I remembered those wonderful festivals where everyone would put down their phones and tablets and windows and make a circle around him, and he would play and play. Feeding their souls, fortifying them, translating the strength of our ancestors into something we all could consume. In my teens, I could only lie there inside the house, unable to move, straining to hear his music. But I knew, even from out there with all those people listening, my brother was talking specifically to me with his talking drums, pushing me out to distant places to meet with my Ancestors and gods.

I rubbed my temples. My body felt different. From a distance, I heard a howl; something was about to die. Surprisingly, after all that had happened, I was still steady. It hadn’t been that long, but things were coming to a head. What a relief. Let it come. The darkness of looming clouds is worse than the storm.

I opened my eyes. I grasped the handle and pushed the cracked glass door. I threw myself into the arms of my fate, as I have been doing for decades. And this time I didn’t look back. Because to see him asleep on that old inflatable mattress would break my heart a second time in a matter of days. To meet his eyes and the eyes of the only two of his people he had left would make me weak. So I left them. I stepped outside and looked up. The whole world shivered into a new reality. One I could grasp.


    What Kind of Woman Are You?


It was late when I got home. I switched the light on in my bedroom and a startled gecko rushed up my wall and tried to hide near the ceiling. “Oh, not today,” I muttered. Then I spent the next hour trying to catch it. Thankfully, the thing escaped out the window. Wall geckos have always bothered me, and the thought of sleeping with one in my bedroom made me angry. On top of this, my headache was back. I knew I wasn’t going to sleep well.

I drifted into normal sleep just as the sun was rising. I think. I don’t quite remember. I was in my bed facing the window, rubbing my temples. My headache wasn’t ready to let up, thumping its drumbeat as if it wanted my spirit to go somewhere else. I was gazing across the Abuja building tops, there was a go-slow in the distance and I remember feeling glad that I didn’t have to be in it. These days, I rarely had to travel on the highway, anyway, thanks to the auto shop being only two miles away. My world was comfortably small.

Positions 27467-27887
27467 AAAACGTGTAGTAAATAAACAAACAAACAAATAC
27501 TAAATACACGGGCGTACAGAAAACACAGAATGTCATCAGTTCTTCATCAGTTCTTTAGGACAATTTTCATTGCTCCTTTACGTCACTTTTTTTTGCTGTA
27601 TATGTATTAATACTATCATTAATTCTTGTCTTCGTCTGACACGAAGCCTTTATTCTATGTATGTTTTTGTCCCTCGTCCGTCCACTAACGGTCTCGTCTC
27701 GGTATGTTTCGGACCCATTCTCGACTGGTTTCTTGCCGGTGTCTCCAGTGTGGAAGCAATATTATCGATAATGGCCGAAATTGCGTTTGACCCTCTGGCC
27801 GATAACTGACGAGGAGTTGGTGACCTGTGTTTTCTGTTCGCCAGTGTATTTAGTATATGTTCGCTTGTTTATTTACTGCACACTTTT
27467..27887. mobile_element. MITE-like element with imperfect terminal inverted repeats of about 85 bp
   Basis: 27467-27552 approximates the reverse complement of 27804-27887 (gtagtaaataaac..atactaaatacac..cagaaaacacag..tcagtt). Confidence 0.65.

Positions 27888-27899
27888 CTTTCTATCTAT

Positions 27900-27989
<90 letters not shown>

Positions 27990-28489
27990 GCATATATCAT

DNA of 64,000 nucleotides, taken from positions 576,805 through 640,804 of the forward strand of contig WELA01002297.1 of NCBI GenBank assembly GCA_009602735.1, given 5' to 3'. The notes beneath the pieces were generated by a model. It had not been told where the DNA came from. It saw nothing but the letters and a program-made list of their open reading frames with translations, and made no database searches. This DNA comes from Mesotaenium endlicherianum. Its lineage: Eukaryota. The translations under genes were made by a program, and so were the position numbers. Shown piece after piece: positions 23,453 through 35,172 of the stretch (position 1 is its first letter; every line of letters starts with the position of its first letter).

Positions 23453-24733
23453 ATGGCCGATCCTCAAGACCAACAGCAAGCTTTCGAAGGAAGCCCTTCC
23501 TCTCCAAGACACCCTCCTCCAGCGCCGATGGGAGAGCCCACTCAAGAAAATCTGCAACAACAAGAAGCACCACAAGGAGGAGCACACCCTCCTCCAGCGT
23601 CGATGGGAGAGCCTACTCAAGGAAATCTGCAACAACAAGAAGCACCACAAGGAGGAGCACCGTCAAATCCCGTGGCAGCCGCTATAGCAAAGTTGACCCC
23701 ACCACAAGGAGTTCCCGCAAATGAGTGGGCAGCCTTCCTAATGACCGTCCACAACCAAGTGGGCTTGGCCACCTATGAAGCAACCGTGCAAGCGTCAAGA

The sunrise was a warm one, the breeze wafting into my open window. I liked the heat; when it was hot, I felt languid, effortless, good. I slept naked, unbothered by mosquitoes. They never seemed to like me. A hawk soared past my apartment window. Or maybe it was a vulture. The beating in my head seemed to surge. “Ah,” I groaned, rolling over.

Then I was watching my ex-fiancé Olaniyi’s back as he walked out the front door into a lush undulating jungle, a fantastic drum beat rolling up the green, red, and yellow leaves of trees and bushes. I looked up and the sky wasn’t really the sky because I was dreaming. It was like looking at a sky that was a blue leaf under a strong microscope and you were zooming and zooming in to see that it wasn’t a blue leaf at all; it was millions of blue eyes that made up the leaf. All those eyes were looking at me. And then they weren’t blue, they were red, like the eyes of lizards looking. Blinking and looking, blinking and looking.

When I blinked, I awoke, my heart pounding and my head aching so badly that I winced. I should have known the day would carry its own basket of strange. I should have known to be prepared. It was Friday, but I should have stayed home.